The Magic Numbers

Spun: The Magic Numbers

The Magic Numbers

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Love screws you over in many ways. It makes you selfish, giving you, as British poet Philip Larkin muses, "the blind persistence/To upset an existence/Just for your own sake." You don't fare any better when you're unselfish; Larkin goes on to ask, "How can you be satisfied/Putting someone else first/So that you come off worst?"

Love and its multifaceted complications are at the centre of The Magic Numbers' self-titled debut album. The British band, consisting of brother/sister pairs Sean and Angela Gannon and Michele and Romeo Stodart, perform songs about falling in love, falling out of love and all the crap in between.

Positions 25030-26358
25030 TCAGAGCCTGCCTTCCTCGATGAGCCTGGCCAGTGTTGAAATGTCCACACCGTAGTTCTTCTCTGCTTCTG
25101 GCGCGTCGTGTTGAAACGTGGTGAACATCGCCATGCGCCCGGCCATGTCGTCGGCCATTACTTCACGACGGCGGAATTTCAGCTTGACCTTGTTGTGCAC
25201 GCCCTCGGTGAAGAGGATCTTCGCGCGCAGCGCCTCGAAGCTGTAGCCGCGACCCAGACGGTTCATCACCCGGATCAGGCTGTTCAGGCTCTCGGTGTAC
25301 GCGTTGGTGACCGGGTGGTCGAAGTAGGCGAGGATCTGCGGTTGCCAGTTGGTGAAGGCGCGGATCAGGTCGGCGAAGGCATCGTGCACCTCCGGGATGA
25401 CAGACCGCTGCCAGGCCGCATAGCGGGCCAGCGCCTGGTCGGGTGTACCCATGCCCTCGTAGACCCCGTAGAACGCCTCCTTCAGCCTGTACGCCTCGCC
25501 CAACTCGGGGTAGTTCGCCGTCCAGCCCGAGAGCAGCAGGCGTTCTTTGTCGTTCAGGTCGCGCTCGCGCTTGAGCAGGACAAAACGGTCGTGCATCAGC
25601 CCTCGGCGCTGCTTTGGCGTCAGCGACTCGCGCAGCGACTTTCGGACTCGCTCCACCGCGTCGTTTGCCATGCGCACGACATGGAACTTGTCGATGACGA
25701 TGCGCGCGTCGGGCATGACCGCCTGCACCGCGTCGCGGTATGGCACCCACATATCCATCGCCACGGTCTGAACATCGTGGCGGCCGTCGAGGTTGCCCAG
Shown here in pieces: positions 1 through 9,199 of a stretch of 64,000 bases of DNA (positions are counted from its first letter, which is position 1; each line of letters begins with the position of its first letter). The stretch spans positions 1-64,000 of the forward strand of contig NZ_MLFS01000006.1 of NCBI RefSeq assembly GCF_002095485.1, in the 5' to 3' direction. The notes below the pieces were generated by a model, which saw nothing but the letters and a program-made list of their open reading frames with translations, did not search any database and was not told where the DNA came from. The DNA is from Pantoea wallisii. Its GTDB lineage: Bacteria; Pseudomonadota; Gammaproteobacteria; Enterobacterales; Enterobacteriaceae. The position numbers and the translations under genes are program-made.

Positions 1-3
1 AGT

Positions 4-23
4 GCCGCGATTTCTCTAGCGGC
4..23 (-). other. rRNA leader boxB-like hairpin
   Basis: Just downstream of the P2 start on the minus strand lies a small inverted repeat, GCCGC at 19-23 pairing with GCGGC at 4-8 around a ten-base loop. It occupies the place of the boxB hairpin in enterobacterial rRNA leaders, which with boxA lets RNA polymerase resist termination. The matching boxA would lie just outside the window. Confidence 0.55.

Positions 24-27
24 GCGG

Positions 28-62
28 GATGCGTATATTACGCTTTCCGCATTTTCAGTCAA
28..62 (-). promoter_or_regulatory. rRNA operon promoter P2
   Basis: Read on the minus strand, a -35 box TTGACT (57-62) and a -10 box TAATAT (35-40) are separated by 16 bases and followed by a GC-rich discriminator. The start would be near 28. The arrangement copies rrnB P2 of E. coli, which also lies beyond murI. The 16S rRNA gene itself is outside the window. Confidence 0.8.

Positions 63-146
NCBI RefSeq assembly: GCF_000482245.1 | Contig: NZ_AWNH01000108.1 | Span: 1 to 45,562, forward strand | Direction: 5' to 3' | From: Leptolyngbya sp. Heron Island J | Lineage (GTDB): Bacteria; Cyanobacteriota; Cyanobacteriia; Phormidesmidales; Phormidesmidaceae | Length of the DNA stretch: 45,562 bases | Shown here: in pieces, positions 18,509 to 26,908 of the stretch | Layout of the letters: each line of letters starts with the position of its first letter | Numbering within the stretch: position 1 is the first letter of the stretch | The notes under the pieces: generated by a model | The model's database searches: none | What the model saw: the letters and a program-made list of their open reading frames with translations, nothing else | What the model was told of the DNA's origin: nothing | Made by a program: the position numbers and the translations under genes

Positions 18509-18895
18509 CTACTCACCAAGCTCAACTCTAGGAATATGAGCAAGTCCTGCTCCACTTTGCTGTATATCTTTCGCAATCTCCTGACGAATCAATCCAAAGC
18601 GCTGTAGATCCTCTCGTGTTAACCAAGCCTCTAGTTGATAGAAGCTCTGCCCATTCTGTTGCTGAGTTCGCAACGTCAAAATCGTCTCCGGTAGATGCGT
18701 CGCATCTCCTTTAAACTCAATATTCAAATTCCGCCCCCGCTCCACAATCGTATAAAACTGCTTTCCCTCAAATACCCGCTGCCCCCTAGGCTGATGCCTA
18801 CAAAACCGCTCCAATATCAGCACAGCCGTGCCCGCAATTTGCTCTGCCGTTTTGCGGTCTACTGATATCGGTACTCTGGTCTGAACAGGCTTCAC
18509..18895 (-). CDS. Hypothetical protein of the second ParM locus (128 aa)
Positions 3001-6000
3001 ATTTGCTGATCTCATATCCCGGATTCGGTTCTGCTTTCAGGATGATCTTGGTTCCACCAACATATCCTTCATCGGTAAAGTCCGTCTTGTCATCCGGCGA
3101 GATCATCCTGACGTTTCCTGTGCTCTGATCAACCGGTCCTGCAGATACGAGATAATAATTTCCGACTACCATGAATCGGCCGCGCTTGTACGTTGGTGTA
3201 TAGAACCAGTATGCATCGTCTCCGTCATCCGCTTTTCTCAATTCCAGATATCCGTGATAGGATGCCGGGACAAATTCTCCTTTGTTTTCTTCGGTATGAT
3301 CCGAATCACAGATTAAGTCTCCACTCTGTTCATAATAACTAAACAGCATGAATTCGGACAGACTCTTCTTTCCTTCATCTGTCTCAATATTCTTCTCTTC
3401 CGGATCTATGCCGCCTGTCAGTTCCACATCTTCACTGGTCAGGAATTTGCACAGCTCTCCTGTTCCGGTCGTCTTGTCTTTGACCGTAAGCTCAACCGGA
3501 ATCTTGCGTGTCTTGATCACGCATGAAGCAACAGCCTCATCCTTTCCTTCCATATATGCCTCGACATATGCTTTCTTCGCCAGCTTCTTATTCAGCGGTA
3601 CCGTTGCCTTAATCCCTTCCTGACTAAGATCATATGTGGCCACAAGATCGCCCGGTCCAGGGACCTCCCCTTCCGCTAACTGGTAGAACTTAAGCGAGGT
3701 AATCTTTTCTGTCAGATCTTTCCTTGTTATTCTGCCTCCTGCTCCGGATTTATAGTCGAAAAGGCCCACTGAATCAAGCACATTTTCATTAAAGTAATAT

The album is a refreshing take on heartache as musical theme. There are no angst-ridden diatribes à la Alanis Morrisette, no power ballads usually associated with hair bands and no sweet melodies reminiscent of Feist--with the exception of the catchy track "Love's A Game." The majority of the songs are upbeat, nicely blending 60s pop, folk and indie rock. The lyrics don't have much substance to them, but The Magic Numbers put out a fun record nonetheless, even when the subject matter concerns the difficulties of love.